Elena Mary en el Chopo con agua de tamarindo

Elena Mary en el Chopo con agua de tamarindo

family pressure

Elenamary, Tia, Abuelo, Abuela

Elenamary, Tia, Abuelo, Abuela

I can’t begin to explain how frightened I’ve grown over this upcoming triathlon.  Two weeks from yesterday, It’ll be all over.   Part of my fear now, is letting my family down.  My mama told my abuelita that I was set to compete in a triathlon in Valle de Bravo.  I didn’t know that my mama had told my abuelita this, nor that my abuelita remembered where it was located or that she even understood what kind of sport it was but she has because the moment she saw the commercial on tv for a triathlon in Valle de Bravo she became super excited.  The Triathlon is officially called Triatlón Banamex Televisa Deportes Valle de Bravo 2013.  Because it is in part sponsored, by Televisa, a national television corporation, they have been heavily advertising the race.  My grandmother has told the neighbors, her church friends, her elderly ladies society, anyone that will listen that I am going to be on television winning a triathlon on February 23rd, and they can all come watch because she is going to make my uncle put it on the TV.  No pressure whatsoever right?  At least, as my buddy Franz said, I don’t have to worry about being on TV if I am losing because they don’t televise losers right?
I am not sure what advertisement my grandmother has seen but here is an older advertisement:

I am worried not just about failing but about coming in fourth.  I need to come in the top three to qualify.  I also don’t want to refer to myself in any context as winning, because that seems arrogant.  I can’t find a happy medium where I can imagine myself winning but also not over estimating my abilities and underestimating the difficulty of the course.  Although, at this point there is way more fear than pride in me.   The only thing that has helped was re-reading a blog entry I wrote about a triathlon I did last May where I also wanted to come in the top three and was wondering if I was overestimating my abilities—and as I got to blog about it, I was able to happily state I came in first place for my category.   I can do this…right?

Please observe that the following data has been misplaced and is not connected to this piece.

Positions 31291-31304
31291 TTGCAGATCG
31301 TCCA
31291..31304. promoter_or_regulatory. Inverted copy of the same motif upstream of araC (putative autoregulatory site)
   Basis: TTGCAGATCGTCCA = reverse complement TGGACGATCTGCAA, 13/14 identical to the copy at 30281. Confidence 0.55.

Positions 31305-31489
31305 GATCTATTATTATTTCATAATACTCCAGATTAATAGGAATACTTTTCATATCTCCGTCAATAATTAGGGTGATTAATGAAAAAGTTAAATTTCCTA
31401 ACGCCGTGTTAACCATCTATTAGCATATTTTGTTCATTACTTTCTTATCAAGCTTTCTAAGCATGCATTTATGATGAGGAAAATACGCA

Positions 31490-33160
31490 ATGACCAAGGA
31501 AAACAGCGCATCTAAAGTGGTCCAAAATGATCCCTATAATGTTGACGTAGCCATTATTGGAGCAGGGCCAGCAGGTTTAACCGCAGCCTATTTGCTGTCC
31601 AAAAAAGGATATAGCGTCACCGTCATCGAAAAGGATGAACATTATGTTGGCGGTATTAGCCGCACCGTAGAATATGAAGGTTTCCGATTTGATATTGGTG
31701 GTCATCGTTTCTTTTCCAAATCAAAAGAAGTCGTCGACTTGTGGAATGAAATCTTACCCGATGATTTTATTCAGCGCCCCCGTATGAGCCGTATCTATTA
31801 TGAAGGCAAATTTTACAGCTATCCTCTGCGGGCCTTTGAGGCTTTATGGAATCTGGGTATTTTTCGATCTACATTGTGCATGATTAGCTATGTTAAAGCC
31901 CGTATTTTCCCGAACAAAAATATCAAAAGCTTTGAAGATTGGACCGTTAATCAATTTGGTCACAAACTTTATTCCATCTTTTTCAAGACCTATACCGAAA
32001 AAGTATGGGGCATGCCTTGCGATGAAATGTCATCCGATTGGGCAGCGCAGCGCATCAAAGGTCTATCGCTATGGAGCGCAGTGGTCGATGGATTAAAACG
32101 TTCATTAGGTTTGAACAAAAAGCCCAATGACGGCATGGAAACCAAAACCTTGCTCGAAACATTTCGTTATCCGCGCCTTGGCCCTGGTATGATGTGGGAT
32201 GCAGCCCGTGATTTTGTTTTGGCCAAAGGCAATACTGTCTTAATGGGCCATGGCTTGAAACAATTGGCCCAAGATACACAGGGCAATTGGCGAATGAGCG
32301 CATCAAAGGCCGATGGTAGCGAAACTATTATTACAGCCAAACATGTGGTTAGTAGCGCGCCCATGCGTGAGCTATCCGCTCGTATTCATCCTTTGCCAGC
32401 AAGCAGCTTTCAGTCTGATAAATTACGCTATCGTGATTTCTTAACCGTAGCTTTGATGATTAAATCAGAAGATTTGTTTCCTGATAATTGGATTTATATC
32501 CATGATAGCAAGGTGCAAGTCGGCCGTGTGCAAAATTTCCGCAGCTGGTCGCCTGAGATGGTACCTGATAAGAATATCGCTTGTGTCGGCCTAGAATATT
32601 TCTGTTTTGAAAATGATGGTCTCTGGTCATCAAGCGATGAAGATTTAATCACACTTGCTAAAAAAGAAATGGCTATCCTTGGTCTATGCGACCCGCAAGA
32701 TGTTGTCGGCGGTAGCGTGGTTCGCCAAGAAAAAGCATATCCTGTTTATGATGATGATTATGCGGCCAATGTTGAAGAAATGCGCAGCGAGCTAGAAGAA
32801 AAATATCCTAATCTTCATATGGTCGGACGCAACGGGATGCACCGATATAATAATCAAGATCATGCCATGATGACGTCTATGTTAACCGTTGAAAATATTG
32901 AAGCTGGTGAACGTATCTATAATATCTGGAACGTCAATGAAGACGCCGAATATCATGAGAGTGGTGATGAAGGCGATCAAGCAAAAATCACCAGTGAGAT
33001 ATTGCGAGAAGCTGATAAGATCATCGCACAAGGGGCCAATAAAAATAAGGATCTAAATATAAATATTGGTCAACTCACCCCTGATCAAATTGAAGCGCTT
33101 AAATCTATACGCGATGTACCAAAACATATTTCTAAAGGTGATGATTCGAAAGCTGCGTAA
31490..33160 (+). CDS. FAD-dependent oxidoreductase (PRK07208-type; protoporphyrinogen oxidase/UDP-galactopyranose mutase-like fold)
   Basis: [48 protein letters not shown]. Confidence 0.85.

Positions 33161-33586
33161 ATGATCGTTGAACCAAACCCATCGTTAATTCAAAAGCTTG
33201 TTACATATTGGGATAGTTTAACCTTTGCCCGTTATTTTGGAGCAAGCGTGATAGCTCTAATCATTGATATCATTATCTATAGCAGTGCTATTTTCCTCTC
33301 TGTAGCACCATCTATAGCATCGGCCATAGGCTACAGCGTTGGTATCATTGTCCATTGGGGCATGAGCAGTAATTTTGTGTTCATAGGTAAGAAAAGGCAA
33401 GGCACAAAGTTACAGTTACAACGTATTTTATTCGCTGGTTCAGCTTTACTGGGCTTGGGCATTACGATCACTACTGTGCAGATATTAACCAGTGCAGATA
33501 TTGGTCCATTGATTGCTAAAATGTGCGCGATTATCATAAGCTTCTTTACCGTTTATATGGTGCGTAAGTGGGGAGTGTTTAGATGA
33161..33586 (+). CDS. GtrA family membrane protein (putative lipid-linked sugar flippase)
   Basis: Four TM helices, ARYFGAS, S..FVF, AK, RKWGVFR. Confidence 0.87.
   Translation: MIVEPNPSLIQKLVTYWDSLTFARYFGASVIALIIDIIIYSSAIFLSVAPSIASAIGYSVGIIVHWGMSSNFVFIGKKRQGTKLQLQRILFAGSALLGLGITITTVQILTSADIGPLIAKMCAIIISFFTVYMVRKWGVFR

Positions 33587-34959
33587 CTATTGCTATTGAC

triathlon friendships

I’ve always said that triathlons have the most supportive athletes.  Your competitors genuinely want you to do well and will encourage you with a great sincerity.  They want you to be the best against yourself, no one else matters, only you.  We each have different struggles and goals, and your triathlete competitors are there with you, never wishing to hold you back or see you fail.  It is something I have never experienced in any other sport, and am thankful for the people who have come into my life because of it.

I am reminded of my friend Norm who told me that as long as I had music or sports I would always have the ability to make friends easily.  I am thinking about that as I get excited for this weekend’s indoor triathlon at OSU.  I’ll be volunteering as a pool timer most of the morning, and am looking forward to mentally pumping up the swimmers.  If you are in the area, come on by and see this triathlon, I think seeing it will help you believe that you too can do it.